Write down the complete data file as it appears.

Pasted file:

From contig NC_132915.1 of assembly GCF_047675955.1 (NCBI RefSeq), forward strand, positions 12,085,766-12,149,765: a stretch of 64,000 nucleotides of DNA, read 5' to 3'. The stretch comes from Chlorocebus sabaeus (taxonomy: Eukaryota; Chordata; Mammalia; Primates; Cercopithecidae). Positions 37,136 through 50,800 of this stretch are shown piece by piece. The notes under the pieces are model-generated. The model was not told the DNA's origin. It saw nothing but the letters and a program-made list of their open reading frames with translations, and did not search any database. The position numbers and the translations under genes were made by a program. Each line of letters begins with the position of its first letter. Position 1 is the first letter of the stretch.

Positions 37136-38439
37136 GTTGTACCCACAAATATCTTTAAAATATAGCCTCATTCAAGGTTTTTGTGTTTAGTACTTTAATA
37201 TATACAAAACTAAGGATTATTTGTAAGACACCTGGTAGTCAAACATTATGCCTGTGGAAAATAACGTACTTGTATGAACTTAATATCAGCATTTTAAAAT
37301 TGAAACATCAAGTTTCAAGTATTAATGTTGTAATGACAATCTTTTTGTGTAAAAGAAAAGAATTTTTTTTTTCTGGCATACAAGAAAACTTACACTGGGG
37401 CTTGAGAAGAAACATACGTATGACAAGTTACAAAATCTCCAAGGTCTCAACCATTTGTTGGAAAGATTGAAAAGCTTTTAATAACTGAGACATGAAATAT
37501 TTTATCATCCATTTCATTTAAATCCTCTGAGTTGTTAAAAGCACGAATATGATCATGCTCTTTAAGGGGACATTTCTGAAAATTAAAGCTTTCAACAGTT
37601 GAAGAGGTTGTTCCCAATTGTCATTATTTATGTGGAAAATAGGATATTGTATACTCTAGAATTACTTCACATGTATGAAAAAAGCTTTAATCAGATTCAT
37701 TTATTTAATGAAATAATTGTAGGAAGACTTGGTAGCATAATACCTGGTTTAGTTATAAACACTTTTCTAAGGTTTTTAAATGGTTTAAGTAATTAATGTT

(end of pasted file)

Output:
From contig NC_132915.1 of assembly GCF_047675955.1 (NCBI RefSeq), forward strand, positions 12,085,766-12,149,765: a stretch of 64,000 nucleotides of DNA, read 5' to 3'. The stretch comes from Chlorocebus sabaeus (taxonomy: Eukaryota; Chordata; Mammalia; Primates; Cercopithecidae). Positions 37,136 through 50,800 of this stretch are shown piece by piece. The notes under the pieces are model-generated. The model was not told the DNA's origin. It saw nothing but the letters and a program-made list of their open reading frames with translations, and did not search any database. The position numbers and the translations under genes were made by a program. Each line of letters begins with the position of its first letter. Position 1 is the first letter of the stretch.

Positions 37136-38439
37136 GTTGTACCCACAAATATCTTTAAAATATAGCCTCATTCAAGGTTTTTGTGTTTAGTACTTTAATA
37201 TATACAAAACTAAGGATTATTTGTAAGACACCTGGTAGTCAAACATTATGCCTGTGGAAAATAACGTACTTGTATGAACTTAATATCAGCATTTTAAAAT
37301 TGAAACATCAAGTTTCAAGTATTAATGTTGTAATGACAATCTTTTTGTGTAAAAGAAAAGAATTTTTTTTTTCTGGCATACAAGAAAACTTACACTGGGG
37401 CTTGAGAAGAAACATACGTATGACAAGTTACAAAATCTCCAAGGTCTCAACCATTTGTTGGAAAGATTGAAAAGCTTTTAATAACTGAGACATGAAATAT
37501 TTTATCATCCATTTCATTTAAATCCTCTGAGTTGTTAAAAGCACGAATATGATCATGCTCTTTAAGGGGACATTTCTGAAAATTAAAGCTTTCAACAGTT
37601 GAAGAGGTTGTTCCCAATTGTCATTATTTATGTGGAAAATAGGATATTGTATACTCTAGAATTACTTCACATGTATGAAAAAAGCTTTAATCAGATTCAT
37701 TTATTTAATGAAATAATTGTAGGAAGACTTGGTAGCATAATACCTGGTTTAGTTATAAACACTTTTCTAAGGTTTTTAAATGGTTTAAGTAATTAATGTT